The Cricket World Cup is still six weeks away, but it has already managed to split the cricket world along color lines. For the first time in the tournament’s history, the sport’s most prestigious event, a 14-team competition, will be held in Africa, with South Africa, Zimbabwe, and Kenya as co-hosts, but in the last two weeks, the British, Australian, and New Zealand governments have called on their national teams to boycott the event unless the International Cricket Council, the event organizer, finds a new venue for the six games currently scheduled to be played in Zimbabwe. India and Pakistan have said they will play there, and the cricketing authorities in South Africa, where the bulk of the games will take place, have encouraged the ICC to stick with the schedule.
In London, an op-ed in the Times said the government should have provided clear, decisive leadership rather than wishy-washy recommendations. The decision to request rather than order the England team to stay away from Zimbabwe left the players “stranded in mid-wicket. Should they go, they face the prospect of being invited to shake the evil hand of President Robert Mugabe. Should they decline to set foot in Zimbabwe, the consequences could ruin individual careers and cost the England and Wales Cricket Board (ECB) millions of pounds.” The Independent agreed that the prime minister should’ve spoken out earlier, but the editorial came out squarely on the side of a boycott:
The real issue is this: anyone committed to democracy and human rights should refuse to confer legitimacy on Robert Mugabe’s odious regime in Zimbabwe. He is a tyrant who has ruined his country, starved his people and stolen an election. In the endless debate between engagement and isolation, the Cricket World Cup is an easy call: don’t go. Dictators crave international respectability and this competition will give it to this dictator. A boycott, on the other hand, would draw attention to his pariah status.
The Guardian said the players and the cricket authorities should be capable of taking the decision to stay away from Harare and Bulawayo: “[I]t is unthinkable that something as essentially hedonistic as a sumptuous sporting event, with all the attendant hospitality and media coverage, should continue to take place in a police state whose people are starving.”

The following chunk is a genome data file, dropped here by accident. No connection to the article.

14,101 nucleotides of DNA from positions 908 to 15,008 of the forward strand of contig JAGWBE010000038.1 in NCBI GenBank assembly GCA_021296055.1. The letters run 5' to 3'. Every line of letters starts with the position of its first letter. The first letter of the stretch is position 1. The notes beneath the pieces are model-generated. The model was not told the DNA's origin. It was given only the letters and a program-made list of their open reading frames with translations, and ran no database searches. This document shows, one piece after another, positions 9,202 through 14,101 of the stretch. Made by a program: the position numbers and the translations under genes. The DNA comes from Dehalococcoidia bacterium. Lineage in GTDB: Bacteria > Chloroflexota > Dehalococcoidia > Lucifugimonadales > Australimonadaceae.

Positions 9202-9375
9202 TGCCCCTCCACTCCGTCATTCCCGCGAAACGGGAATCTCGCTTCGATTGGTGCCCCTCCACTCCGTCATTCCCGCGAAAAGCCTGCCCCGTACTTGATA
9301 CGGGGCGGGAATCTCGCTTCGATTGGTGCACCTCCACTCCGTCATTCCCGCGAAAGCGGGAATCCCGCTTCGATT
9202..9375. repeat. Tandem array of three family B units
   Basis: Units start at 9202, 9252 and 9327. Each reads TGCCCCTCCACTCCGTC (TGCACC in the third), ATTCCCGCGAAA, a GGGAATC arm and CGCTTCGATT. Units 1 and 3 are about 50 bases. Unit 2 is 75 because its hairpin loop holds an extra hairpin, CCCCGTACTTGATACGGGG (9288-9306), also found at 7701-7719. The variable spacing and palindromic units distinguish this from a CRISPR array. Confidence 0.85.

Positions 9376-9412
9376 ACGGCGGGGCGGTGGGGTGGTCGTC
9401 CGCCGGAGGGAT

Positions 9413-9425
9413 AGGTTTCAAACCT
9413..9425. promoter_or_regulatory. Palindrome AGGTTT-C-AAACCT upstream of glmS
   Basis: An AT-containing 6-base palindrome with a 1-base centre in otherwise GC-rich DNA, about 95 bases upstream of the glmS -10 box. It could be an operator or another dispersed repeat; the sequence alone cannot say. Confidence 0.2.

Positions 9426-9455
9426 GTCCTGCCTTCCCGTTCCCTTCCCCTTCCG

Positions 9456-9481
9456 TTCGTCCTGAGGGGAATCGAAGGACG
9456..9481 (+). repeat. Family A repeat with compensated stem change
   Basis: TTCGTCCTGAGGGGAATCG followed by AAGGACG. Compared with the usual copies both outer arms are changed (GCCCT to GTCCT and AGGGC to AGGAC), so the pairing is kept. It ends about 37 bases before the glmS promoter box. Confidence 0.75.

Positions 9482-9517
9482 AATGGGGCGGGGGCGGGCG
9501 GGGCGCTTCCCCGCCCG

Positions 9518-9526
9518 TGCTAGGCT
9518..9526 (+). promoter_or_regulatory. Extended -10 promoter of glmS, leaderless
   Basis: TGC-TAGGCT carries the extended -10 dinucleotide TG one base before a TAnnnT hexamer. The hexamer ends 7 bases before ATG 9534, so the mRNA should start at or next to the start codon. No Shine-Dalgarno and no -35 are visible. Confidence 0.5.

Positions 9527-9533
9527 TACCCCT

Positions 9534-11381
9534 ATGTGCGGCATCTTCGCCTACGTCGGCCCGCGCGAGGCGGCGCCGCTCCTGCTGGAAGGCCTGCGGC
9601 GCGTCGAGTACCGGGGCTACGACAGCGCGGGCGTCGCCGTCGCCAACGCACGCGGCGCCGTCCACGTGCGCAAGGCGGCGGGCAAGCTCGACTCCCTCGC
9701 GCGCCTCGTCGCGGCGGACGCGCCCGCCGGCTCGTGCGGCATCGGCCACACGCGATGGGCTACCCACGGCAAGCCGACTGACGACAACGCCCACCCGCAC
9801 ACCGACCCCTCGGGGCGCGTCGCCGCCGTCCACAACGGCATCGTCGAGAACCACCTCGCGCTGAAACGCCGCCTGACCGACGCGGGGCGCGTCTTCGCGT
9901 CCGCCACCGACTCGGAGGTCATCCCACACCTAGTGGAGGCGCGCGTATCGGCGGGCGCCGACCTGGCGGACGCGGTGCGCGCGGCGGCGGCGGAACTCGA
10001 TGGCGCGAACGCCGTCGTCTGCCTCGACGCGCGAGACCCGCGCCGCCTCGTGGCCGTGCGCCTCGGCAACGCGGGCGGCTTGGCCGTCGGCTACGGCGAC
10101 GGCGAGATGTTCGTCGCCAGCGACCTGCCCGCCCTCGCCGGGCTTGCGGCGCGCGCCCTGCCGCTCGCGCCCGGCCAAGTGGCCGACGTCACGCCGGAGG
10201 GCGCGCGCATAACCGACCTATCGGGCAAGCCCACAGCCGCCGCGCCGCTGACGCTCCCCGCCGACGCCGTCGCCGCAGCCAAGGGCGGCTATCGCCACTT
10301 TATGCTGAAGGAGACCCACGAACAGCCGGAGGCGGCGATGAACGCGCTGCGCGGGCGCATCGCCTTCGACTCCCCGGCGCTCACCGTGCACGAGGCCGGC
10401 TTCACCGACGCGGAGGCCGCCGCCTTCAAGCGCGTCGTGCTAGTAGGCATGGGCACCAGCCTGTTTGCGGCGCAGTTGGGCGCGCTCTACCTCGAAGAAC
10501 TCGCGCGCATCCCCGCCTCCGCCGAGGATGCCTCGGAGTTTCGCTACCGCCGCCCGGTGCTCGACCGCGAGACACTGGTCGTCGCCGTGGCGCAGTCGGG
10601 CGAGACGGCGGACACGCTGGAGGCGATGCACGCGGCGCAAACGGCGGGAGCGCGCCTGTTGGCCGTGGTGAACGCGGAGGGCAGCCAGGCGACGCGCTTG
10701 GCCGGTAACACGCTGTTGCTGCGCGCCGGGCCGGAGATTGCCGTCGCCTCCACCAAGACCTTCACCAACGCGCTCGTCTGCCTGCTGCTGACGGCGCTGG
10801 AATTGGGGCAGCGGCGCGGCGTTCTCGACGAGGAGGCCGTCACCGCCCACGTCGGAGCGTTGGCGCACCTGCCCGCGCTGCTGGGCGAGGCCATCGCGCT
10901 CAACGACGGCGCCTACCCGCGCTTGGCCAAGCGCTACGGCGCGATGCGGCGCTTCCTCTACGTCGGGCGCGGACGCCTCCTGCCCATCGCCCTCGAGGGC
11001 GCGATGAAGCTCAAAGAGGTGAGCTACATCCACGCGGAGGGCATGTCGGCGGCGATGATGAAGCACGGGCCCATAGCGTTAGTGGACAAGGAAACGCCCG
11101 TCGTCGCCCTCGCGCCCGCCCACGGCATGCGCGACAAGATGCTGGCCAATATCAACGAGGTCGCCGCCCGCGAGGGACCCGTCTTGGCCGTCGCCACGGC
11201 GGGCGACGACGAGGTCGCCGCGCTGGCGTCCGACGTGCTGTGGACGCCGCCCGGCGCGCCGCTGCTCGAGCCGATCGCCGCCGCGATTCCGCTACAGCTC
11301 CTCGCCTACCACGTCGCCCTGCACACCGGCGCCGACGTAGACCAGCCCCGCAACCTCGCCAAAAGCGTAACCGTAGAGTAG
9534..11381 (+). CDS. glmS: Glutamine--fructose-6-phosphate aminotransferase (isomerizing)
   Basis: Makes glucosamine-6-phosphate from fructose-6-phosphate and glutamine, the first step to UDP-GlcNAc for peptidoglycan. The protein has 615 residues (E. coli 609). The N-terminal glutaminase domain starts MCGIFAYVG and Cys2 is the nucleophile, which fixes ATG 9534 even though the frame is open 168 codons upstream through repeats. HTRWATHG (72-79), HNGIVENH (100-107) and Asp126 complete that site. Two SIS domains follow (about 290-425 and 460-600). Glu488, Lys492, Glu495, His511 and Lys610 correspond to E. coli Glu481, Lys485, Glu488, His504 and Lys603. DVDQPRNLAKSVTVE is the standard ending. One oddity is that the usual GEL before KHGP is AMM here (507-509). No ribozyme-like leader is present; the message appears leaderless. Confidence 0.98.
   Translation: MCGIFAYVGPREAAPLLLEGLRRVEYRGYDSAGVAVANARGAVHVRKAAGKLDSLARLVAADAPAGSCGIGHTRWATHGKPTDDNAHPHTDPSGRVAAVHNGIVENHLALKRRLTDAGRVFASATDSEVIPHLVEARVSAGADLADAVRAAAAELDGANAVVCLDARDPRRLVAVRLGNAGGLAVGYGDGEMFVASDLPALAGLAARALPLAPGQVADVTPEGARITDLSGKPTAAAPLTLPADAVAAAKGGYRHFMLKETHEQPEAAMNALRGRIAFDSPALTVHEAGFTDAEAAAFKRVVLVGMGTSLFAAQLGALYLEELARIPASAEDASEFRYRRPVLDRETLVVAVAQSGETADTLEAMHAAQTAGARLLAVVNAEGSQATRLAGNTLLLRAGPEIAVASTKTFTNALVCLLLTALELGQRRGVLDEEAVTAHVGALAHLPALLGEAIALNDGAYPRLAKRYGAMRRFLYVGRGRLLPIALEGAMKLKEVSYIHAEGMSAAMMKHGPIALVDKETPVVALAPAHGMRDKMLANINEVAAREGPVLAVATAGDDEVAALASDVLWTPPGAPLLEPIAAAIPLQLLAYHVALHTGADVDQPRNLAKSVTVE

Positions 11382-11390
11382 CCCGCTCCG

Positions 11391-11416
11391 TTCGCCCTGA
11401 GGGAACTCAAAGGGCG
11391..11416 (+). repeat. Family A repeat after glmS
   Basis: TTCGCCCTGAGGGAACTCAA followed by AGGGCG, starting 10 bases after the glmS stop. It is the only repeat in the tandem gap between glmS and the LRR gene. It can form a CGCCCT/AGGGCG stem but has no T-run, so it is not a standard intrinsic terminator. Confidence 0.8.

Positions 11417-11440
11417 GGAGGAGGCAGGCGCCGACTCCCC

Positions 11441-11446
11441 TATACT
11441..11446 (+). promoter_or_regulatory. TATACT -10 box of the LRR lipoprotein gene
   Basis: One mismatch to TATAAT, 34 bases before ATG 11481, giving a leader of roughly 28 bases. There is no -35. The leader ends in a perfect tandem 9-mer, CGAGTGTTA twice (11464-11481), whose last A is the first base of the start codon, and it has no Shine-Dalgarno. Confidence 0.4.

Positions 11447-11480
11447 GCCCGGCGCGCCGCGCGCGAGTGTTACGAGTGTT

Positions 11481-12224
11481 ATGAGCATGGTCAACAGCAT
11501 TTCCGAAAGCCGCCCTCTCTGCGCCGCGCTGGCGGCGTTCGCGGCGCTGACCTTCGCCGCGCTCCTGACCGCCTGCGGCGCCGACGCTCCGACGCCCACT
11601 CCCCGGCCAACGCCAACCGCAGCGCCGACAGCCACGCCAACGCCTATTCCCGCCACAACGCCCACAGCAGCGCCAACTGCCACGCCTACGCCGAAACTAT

Several papers responded to the “cricketers’ argument” that they should not be called upon to sacrifice their participation in the World Cup when hundreds of British companies do business in Zimbabwe. The Daily Telegraph offered two explanations: “First, cricket is a national symbol. It cannot segregate itself as a pastime of no importance to anyone except those who play cricket.” Second, “cricket should have regard for its own good name. … There are people dying of hunger created by Mugabe’s inhuman policies. Is cricket really to ignore this, and pretend it isn’t happening?”
A Telegraph op-ed by David Coltart, a Zimbabwean opposition MP and “passionate supporter” of cricket, “agonized” over both sides of the issue. The presence of hundreds of journalists—”albeit cricket reporters” might prevent human rights violations, if only for a short time, and “[i]f no matches take place, there will be no further reason for the regime to behave better.” Furthermore, if a boycott was only supported by “white” nations (a somewhat ridiculous concept since most teams are multiracial), “it will be a godsend to Mr Mugabe, who will proclaim it as further proof that his is a just battle against racists who are concerned only about the plight of white farmers.” Still, in the end, Coltart recommended that the ICC move the matches to South Africa unless it receives assurances that the Mugabe administration could gain no political advantage from hosting.
Australian Prime Minister John Howard appealed to the ICC not to use Zimbabwean venues: “You have a completely illegitimate, undemocratic, stolen government in Zimbabwe.” The Sydney Morning Herald concluded that Howard had “failed to make a convincing case: he has failed to identify precisely the boycott’s objectives and to explain how the cancellation of a few cricket matches would achieve those objectives. … The sceptical are left to wonder if the Australian Government is not merely hoping to make some gesture internationally, but without taking the hard decision itself to ban the tour.”
An op-ed in Pakistan’s Dawn pooh-poohed the British and Australian government’s attitudes as “sanctimonious humbug. It is a high-minded way to effect a regime change in Zimbabwe; in Iraq, through military means, in Zimbabwe through cricket.” In Africa, the Zimbabwean minister of information and publicity dismissed the possible boycott: “If the British and the Australians want to keep cricket as a white and colonial sport, then they should do so alone because we are not interested in their rubbish.” A former member of the Zimbabwean team writing in South Africa’s Sunday Times stated, rather unconvincingly, “Maybe if the World Cup doesn’t take place, it will accelerate change. Maybe. But I just think of the cricketers and the fans, and I know that having the World Cup in Zimbabwe will be a ray of hope in an otherwise pretty dark situation.” The Sowetan supported the boycott. Its editorial thundered: “The exclusion of Zimbabwe as a World Cup venue is intended as a moral statement, emphasising our collective outrage over Mugabe’s disregard for democratic norms. … By ensuring Zimbabwe is left out of the international loop, the world would signal its utter disdain for Mugabe’s unwillingness to reform and restore his country to a constitutional democracy.”